He still looks back in wonder. People lined up outside the radio station, clutching scribbled-on scraps of paper, offering whatever money...

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SALEM, Ore. — He still looks back in wonder.

People lined up outside the radio station, clutching scribbled-on scraps of paper, offering whatever money they had for the chance to have their messages read on the air.

When David Castilleja started the Willamette Valley’s first Spanish-language radio program in 1972, he was unprepared for the response.

“People would literally come to the radio station and bring their dedications and hand them to me,” the 61-year-old Salem man recalled. “They would say, ‘I’ll give you $2 or $3. Please make sure this comes on.’ ”

“From the time the radio program started until it ended, the three [phone] lines were continuously ringing,” Castilleja said of the Woodburn, Ore.-based station. “They wanted the community to know, ‘This is what’s up with me right now.’ ”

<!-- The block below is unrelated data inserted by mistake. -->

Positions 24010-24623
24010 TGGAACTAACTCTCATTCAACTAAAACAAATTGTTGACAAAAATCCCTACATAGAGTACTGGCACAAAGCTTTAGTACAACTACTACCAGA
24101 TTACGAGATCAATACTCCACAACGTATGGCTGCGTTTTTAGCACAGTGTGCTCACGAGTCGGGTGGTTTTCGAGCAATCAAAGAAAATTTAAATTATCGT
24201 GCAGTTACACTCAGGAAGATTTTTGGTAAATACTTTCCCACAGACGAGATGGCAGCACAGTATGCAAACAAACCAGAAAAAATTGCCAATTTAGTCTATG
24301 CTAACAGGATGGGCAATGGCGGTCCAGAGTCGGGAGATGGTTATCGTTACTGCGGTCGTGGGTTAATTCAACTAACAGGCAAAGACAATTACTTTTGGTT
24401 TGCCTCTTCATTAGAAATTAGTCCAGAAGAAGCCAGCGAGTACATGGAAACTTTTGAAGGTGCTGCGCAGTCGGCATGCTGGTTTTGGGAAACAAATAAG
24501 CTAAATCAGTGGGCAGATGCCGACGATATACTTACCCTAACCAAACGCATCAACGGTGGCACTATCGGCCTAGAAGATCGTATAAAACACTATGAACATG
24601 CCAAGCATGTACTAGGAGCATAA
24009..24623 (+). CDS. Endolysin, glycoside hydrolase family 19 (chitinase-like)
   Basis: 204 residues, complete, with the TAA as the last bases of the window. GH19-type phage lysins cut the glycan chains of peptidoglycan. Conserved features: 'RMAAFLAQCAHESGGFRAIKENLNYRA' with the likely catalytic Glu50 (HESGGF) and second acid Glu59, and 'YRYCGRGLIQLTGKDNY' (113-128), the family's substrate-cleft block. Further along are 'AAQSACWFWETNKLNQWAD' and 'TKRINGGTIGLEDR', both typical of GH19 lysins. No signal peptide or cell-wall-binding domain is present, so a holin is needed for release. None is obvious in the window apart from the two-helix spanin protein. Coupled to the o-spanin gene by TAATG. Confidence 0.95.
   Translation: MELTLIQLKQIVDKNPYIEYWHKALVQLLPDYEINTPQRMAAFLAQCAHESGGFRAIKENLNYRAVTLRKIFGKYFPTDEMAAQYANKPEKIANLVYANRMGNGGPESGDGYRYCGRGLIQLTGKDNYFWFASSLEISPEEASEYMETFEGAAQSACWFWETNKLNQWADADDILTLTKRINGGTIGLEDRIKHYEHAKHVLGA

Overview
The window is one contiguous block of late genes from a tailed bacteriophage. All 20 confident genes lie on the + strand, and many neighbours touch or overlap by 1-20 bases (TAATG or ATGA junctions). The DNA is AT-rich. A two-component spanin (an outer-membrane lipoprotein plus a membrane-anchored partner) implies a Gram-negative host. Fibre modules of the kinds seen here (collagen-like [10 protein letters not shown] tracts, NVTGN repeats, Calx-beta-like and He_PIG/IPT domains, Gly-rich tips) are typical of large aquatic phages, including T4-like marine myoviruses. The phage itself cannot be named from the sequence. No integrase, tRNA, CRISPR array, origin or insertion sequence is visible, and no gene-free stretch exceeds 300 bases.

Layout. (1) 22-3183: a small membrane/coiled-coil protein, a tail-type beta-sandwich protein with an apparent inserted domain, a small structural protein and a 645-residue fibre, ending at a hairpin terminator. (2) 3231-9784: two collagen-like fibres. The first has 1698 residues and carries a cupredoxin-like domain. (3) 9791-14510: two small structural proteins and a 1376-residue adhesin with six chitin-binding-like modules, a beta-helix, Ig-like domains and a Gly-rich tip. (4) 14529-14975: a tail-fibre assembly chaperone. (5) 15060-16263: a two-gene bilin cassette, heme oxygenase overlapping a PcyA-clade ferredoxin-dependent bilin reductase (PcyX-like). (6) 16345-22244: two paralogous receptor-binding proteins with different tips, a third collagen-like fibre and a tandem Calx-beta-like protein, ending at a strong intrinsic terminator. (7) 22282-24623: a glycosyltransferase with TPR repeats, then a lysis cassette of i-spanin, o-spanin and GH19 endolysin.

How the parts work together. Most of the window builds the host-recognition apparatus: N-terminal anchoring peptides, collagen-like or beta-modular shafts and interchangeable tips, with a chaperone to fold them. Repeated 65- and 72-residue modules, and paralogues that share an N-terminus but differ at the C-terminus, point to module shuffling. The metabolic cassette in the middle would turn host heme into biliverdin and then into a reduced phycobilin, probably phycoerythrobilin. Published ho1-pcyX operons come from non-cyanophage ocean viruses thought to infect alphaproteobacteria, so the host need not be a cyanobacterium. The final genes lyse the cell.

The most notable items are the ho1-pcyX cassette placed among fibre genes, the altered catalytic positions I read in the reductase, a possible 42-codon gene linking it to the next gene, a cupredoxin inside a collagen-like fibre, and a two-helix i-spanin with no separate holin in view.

And for the first time, people had a way to communicate over the airwaves in Spanish.

The Dave Castilleja show, which aired from 1972 to 1992, was the forerunner of Spanish radio stations La Pantera in Woodburn and La Campeona in Dallas.

Spanish-language radio, TV and even newspapers are prevalent throughout Oregon, but that was not the case when Castilleja began his show.

Still, he shrugs at the suggestion that he was a trailblazer for Hispanics.

“One day I thought, ‘Why can’t we have Spanish programming?’ ” he said. “I thought, ‘Hey, I’m going for it.’ ”

Convinced that there were many potential listeners, he approached a Woodburn radio-station owner and pitched his idea. Thirty-two years later, radio remains the preferred medium for Spanish speakers.

Having a show of his own was a dream come true for the native of Edinburg, Texas, who relocated to Independence, near Salem, in 1959 with his parents, who were farmworkers.

With friends and family still in Texas, he brought the latest Tejano and Norteo-style music to Oregon.

In 1968, Castilleja went to work for Boise Cascade. Four years later, he began his radio show on the side. In 1990, he ventured into concert promotion.

When it started, Castilleja’s show was a two-hour Spanish-language Saturday afternoon music-and-dedications program on an otherwise English-language station. By the time it ended its run, the show was part of a full-time Spanish-language station.

Castilleja, who retired in 2003, smiles at the sentiment and said he often runs into fans who ask when he’ll be getting back on the air. “It is really neat,” he said.